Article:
How Big Data is Changing Your Flight Habits

Airlines generate a massive amount of data. They collect information on flight routes and every part of the flight from taxiing to takeoff and cruising to landing. They also gather data on fuel usage, seats filled and cargo carried.

A wide range of variables also impacts flights from weather factors to the routes, schedules and operation of the many other airlines that use the same airports.

In previous years, airlines didn’t have an effective way to compile and analyze all of this data to reach meaningful conclusions. Thanks to big data technologies, though, they now do. And these new capabilities can benefit airlines and passengers in a variety of ways.

Route Planning and Weather Tracking

Planning routes and flight schedules is a complex task, especially when you consider all of the weather patterns, other flights and factors that influence the planning process. On top of that, these variables can change at the last minute.

Improved weather forecasting enables airlines to respond more proactively to weather events. When storms loom, airlines can use weather and flight data to create new flight plans, ultimately resulting in fewer delays.

Data can also help airlines map out more efficient routes in normal flying conditions, which leads to lower costs and, in turn, lower prices for passengers.

Increased Fuel Efficiency and Predictive Maintenance

Another way that big data can help airlines save money is by increasing their fuel efficiency. Systems such as GE’s Flight Efficiency Services (FES) unit could save an airline $100 million in fuel taking into account data on plane weight, maximum thrust, wind speeds, ambient temperatures and more.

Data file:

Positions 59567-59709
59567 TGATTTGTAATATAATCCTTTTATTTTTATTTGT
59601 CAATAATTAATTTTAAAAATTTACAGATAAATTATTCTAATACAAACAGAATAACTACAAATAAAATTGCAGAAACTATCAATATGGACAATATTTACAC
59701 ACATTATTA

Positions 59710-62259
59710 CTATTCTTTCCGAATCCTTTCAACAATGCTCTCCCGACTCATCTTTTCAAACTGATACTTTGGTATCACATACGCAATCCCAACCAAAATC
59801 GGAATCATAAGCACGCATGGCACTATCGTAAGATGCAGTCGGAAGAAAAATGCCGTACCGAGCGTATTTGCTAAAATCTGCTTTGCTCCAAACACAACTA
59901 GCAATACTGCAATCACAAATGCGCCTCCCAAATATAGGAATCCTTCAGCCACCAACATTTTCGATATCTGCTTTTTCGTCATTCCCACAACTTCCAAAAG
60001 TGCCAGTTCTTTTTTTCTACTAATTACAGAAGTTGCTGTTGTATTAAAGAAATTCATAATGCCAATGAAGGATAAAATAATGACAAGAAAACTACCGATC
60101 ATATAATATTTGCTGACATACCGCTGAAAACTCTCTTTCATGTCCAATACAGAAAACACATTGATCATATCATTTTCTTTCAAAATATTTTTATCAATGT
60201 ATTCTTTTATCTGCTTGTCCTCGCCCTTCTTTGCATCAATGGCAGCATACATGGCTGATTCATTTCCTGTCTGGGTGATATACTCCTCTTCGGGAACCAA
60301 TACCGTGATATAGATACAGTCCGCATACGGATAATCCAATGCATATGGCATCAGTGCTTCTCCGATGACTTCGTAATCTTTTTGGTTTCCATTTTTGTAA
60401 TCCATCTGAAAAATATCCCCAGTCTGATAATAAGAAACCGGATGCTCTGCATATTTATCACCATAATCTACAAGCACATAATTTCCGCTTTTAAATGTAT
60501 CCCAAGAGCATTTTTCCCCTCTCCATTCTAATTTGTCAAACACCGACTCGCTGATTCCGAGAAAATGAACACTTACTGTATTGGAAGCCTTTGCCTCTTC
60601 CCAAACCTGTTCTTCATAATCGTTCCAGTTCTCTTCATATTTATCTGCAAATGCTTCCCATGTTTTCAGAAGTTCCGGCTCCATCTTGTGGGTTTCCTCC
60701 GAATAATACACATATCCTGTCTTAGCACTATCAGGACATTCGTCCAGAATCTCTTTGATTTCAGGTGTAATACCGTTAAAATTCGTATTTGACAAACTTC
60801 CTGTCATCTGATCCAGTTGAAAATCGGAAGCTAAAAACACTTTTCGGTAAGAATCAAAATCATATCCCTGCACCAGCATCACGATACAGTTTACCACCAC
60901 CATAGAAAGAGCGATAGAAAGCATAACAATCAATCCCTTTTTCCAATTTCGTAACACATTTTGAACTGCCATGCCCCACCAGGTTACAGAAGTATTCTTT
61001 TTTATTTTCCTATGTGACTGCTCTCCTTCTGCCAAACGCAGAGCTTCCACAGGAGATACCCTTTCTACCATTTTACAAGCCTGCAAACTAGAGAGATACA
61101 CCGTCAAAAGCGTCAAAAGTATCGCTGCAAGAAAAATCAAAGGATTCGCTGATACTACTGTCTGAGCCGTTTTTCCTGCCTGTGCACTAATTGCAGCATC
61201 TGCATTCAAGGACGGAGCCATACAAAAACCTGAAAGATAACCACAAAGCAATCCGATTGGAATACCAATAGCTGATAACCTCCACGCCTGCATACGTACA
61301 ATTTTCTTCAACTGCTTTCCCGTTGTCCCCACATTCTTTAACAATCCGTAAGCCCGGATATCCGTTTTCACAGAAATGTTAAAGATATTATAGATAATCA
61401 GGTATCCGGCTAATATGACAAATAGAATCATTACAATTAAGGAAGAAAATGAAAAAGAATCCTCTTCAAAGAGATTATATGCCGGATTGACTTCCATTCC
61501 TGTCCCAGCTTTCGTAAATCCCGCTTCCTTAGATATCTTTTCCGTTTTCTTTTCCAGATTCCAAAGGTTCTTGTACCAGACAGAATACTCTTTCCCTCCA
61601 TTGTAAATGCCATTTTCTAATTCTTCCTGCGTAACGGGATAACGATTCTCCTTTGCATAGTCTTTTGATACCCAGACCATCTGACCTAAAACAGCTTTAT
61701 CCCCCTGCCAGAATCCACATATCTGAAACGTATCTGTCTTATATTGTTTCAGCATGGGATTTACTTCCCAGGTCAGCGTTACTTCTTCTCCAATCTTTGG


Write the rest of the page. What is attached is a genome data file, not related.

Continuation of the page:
Airlines can then use this data to optimize their fuel use. For example, if data over time shows that aircraft on a certain route carry too much fuel, the airlines could reduce fuel loads, which saves them money. The system could also calculate the fuel costs of flying at various altitudes, and after taking into account turbulence at these different altitudes, determine the best space to operate in.

Optimizing route planning can also help airlines save money since it reduces time spent idling. Sitting on the tarmac idling caused airlines to lose $4.3 billion in fuel in 2014.

Airlines can also optimize their maintenance schedules by using data-tracking software and internet-connected sensors attached to plane components. This technology, known as the industrial internet of things, enables companies to stick to a maintenance schedule, keep track of maintenance history and predict when planes will need maintenance.

Pricing, Marketing and Profits

The aviation sector can also use data to improve their marketing and sales efforts like so many other industries. Companies can track users’ flight history as well as other information from internet searches and purchases unrelated to flights. This allows them to personalize advertisements and flight deals to individual consumers.

Airlines also have an advantage compared to other companies when it comes to big data. They can quickly adjust the price of tickets for flights based on demand. Tracking this data in real time and using analytics enables airlines to price their tickets for optimal profits.

Flight Tracking and Finding Tickets

The rise of big data in the aviation sector is also helpful for consumers. If you’ve ever tracked a flight or searched for deals on tickets online, you’ve used big data.

Tracking flights online keeps you updated on whether your flight or those of your loved ones are on time. It also lets you see what routes are popular at what times. None of this would be possible without internet-connected data technologies.

The proliferation of sites for finding the best deals on plane tickets is another example of big data providing value to travelers. These sites search vast amounts of information to find the best deals on flights, even if means adding connecting flights or using multiple airlines.

More Efficient, Reliable and Affordable

These innovations promise to make airlines more efficient, more reliable and more affordable. Just as it is with so many other industries, big data is changing how the airline industry operates — both from the perception of aviation professionals and travelers.

Author Bio:

Kayla Matthews is a wanderlusting blogger and senior writer at MakeUseOf. Her work has appeared in Afar Magazine, The Next Web, Houzz and Inman. Read her About.Me page here.